Mindfulness practice, of whatever sort, calls us home to where we are, and helps us abide there. It helps us pay attention. It helps us inhabit our lives instead of just going through the motions.
One of the best tools in mindfulness practice today, as it has been for millennia, is poetry. Why? Because the very act of reading a poem cultivates mindfulness. To fully experience any poem, we must stop whatever else we’re doing and give it our full and gracious attention, start to finish, just as the poet did when writing it.
“This moment is real, this moment is what we have, this moment in which we face each other,” the American poet Muriel Rukeyser once declared, “and if a poem is any damn good at all, it invites you to bring your whole life to that moment, and we are good poets inasmuch as we bring that invitation to you, and you are good readers inasmuch as you bring your whole life to the reading of the poem.”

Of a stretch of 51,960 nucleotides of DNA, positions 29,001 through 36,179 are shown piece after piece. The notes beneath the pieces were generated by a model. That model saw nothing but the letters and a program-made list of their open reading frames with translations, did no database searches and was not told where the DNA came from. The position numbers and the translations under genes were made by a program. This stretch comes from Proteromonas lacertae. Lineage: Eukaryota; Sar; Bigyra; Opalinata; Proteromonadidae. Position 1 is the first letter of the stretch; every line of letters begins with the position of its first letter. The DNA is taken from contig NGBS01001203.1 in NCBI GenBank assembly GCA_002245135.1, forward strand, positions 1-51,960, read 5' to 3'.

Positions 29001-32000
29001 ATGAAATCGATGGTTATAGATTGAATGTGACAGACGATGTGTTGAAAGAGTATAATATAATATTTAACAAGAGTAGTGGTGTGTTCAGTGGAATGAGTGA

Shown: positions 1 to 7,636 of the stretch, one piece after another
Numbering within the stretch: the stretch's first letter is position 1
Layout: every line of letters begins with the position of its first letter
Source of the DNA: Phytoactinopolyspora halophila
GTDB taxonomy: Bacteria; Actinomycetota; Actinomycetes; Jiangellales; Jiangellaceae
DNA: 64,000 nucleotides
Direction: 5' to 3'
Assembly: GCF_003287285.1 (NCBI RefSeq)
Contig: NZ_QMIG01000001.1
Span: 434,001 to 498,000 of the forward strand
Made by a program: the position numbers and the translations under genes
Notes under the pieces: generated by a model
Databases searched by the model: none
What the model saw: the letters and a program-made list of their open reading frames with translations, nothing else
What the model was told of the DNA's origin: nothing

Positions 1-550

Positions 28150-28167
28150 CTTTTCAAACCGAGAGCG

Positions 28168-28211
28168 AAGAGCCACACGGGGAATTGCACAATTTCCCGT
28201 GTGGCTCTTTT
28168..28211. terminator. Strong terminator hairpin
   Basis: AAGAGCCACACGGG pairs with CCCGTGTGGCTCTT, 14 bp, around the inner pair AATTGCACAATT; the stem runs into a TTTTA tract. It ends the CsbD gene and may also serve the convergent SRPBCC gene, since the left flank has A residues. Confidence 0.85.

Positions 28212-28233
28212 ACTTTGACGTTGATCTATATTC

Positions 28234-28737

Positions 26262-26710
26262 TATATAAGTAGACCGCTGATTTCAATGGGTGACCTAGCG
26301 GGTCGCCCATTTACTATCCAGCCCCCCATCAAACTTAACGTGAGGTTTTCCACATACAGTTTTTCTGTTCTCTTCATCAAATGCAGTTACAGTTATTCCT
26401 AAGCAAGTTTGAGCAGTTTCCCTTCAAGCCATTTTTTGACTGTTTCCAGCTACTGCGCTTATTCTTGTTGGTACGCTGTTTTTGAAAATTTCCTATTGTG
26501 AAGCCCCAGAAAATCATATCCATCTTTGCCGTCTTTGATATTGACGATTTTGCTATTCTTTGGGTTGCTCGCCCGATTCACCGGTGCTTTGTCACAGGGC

If all good poetry deepens our engagement with “this moment we have,” as Rukeyser believed, certain poems do so in especially memorable fashion, because their makers have brought to their topics not only exceptional craft but extraordinary awareness. Whether these poems demonstrate what mindfulness is, or recount an experience of it, or offer advice on how to practice it, all of them show us how to be more present in the living of our lives. They are exquisite lessons in being here.